The girls, on the other hand, seem rife with potential for mayhem, and it’s unclear where they draw the line on their illegal activities. In one of Spring Breaker‘s funniest scenes, the girls force Alien to perform fellatio on a pair of his own silenced pistols until he embraces the act and gives the best damn blow job he’s capable of, afterwards professing his love for the girls and making out with both of them on a bed piled with money and guns. The girls are no less playing dress-up than Alien, but they push themselves to the limit, ever onward towards higher highs. And Korine embraces the superficiality of it all: stating in a bizarre Reddit AMA that “There is beauty in all shit,” Korine finds the inherent appeal of spring break excess and criminality, and, rather than condemning it as would a heavy-handed moralist, simply recognizes the downsides and consequences of a lifestyle that can be enjoyable up to a point. In the film’s best sequence, a montage of reckless behavior set to Britney Spears’ “Everytime,” he even manages to make criminality seem beautiful, and at worst a youthful indiscretion. It’s hard to look at the candy-coated universe of Korine’s spring break and not find some beauty in it, even if its pleasures are ultimately mindless.
As the narrative spirals into chaos, Korine’s approach ramps up the hyperreality until, at last, it approaches un-reality. In a climactic shootout between Franco and two of the girls and a rival pusher/gang member played by Gucci Mane, set at the latter’s beachfront mansion (as with Gatsby, Alien’s goal placed at the end of a dock glowing in the darkness), the girls run rampant through the property and mow down Gucci’s henchmen with ease, not so much as taking a lick themselves. This led to the assertion by Slate writer Aisha Harris that Spring Breakers is racist, that its portrayal of the rivalry between Alien and Gucci prioritizes white lives over black ones. But privilege and artifice are two of the dominant themes of the film: the girls, free to come and go between this lifestyle and their domesticated trappings, aren’t really a part of this world. Even Alien, for all his cultural co-opting, is at least inextricably tied to the gangsta lifestyle he tries to exemplify. But the girls, free to “pretend like it’s a video game,” come through it all unscathed. They’re no less tourists here than they are grinding on each other at the beach.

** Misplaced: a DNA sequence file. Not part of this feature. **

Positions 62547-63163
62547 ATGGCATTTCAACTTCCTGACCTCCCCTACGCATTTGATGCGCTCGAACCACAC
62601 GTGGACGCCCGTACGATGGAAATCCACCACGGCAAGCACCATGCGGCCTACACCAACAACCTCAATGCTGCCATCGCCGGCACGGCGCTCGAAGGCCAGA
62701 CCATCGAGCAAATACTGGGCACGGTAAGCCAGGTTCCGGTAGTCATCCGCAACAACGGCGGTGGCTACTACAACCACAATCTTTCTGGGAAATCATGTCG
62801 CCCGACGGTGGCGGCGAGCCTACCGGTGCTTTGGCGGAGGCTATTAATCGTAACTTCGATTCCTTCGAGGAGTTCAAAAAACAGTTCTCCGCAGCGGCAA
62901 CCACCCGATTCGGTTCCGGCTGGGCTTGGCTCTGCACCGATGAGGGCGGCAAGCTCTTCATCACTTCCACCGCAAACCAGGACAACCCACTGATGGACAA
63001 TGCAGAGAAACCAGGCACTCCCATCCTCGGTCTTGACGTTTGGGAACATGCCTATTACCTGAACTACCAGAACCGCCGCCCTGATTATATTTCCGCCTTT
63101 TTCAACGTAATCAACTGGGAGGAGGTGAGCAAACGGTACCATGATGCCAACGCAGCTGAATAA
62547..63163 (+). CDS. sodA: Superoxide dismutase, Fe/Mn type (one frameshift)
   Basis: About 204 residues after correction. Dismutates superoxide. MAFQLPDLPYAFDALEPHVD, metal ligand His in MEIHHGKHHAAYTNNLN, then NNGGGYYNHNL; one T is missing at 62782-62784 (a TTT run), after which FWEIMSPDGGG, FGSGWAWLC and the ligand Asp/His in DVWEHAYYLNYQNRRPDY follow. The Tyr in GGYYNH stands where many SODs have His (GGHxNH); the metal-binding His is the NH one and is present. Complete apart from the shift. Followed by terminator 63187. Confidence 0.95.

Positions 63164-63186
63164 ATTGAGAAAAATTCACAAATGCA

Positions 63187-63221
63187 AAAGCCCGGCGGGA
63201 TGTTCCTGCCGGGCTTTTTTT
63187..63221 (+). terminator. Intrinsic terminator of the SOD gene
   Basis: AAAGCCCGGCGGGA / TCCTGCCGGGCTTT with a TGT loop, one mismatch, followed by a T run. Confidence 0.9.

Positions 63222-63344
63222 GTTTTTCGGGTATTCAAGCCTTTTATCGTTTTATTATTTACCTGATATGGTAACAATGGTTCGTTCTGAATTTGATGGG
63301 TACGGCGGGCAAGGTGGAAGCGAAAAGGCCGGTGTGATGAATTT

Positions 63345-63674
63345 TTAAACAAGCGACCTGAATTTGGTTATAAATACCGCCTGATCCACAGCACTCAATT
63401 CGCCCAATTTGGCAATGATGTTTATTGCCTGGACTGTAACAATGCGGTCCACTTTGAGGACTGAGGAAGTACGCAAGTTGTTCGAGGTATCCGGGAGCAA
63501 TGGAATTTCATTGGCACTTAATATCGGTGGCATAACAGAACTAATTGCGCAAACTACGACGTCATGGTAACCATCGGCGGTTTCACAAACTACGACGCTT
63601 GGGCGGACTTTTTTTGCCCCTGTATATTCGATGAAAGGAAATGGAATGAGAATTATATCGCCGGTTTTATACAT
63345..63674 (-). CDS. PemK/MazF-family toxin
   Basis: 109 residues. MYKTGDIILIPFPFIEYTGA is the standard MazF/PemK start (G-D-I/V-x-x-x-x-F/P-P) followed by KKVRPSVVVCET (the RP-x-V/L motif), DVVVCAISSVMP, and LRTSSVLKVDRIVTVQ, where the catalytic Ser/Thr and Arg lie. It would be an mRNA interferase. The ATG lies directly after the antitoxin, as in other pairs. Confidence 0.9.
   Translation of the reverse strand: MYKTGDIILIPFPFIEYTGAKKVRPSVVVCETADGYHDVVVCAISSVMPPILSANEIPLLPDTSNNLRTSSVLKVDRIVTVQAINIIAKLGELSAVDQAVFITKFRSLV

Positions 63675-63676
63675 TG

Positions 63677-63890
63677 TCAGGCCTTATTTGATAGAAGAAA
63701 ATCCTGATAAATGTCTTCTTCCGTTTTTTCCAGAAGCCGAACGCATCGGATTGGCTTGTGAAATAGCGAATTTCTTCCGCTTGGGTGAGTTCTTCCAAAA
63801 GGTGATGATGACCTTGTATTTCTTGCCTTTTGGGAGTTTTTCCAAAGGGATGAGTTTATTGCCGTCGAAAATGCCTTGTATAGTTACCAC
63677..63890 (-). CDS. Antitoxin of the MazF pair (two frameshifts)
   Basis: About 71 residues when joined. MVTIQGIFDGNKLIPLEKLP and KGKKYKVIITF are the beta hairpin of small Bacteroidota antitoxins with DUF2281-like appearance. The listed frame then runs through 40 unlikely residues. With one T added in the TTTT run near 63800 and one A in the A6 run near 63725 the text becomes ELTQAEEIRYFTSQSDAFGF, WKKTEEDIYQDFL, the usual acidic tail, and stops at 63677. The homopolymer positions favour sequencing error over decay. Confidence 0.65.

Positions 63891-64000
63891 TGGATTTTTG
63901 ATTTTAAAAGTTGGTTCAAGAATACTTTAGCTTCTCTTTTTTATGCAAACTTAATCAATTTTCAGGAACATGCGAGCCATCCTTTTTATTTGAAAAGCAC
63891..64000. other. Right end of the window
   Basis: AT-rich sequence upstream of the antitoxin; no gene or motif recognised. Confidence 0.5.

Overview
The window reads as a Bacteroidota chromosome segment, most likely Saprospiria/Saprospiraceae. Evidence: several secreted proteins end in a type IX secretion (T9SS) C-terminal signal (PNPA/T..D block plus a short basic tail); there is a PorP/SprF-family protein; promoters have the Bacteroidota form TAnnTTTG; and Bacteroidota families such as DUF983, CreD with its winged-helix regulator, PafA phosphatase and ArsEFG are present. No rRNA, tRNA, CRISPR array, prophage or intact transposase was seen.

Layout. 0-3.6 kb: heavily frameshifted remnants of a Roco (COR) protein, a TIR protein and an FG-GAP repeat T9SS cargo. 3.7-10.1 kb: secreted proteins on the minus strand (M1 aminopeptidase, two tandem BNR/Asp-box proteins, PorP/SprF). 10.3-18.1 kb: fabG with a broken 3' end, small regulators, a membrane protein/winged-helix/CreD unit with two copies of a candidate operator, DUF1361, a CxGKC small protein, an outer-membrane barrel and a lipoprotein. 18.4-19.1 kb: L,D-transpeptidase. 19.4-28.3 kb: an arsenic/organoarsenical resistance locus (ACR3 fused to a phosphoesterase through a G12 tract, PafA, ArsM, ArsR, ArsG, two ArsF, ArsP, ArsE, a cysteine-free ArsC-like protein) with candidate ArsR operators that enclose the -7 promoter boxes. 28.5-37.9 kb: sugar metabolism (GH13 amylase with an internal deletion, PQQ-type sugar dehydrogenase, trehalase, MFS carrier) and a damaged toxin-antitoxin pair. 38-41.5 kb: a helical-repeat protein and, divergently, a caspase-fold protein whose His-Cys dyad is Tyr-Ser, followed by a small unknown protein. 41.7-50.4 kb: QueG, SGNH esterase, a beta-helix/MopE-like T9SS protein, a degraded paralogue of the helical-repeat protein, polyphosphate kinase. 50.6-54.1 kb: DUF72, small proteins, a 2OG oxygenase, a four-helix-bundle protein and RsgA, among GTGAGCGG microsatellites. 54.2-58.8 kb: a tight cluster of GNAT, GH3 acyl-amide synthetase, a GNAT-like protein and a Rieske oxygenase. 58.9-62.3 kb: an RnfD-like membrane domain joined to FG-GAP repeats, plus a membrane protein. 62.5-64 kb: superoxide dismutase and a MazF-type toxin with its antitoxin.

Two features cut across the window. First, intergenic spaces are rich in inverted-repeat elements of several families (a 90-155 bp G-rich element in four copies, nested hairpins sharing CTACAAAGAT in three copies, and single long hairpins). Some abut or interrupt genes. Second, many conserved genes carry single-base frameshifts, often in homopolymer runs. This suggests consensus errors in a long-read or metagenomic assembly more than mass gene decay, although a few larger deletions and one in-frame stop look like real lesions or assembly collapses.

Still, as their journey comes to an end, it’s easy to see why they’d be sad to move on. While it’s unlikely that Korine is much for F. Scott Fitzgerald, he is a self-professed fan of Terrence Malick, and the film that Spring Breakers most strikingly parallels is Badlands, Malick’s debut feature about a killer and his girlfriend on the run. In each film, a girl (or girls) is captivated by the presence of a charismatic bad boy, who romances her and introduces her to a criminal lifestyle. In each, it’s clear that the charade can’t last and that the romance (and lifestyle) is doomed to fail – and that despite the obvious wrongness of much of it, it’s a bittersweet conclusion. And just as Badlands feels both distinctly of a time and timeless, its 50s trappings belieing its fairy-tale quality, so does Spring Breakers turn 2000s MTV/Girls Gone Wild clichés into a more far-reaching portrait of youthful excess and nostalgia.
States Holly in the voice-over narration on Badlands‘ soundtrack (an element also borrowed by Korine for Spring Breakers, to much the same ironic effect): “Sometimes I wished I could fall asleep and be taken off to some magical land, and this never happened,” the point being not so much that Holly doesn’t find her fairy-tale home as that she feels she possibly could’ve. In Spring Breakers, the girls arguably do just that. And while they may eventually have to return home, the party goes on without them. Spring break forever.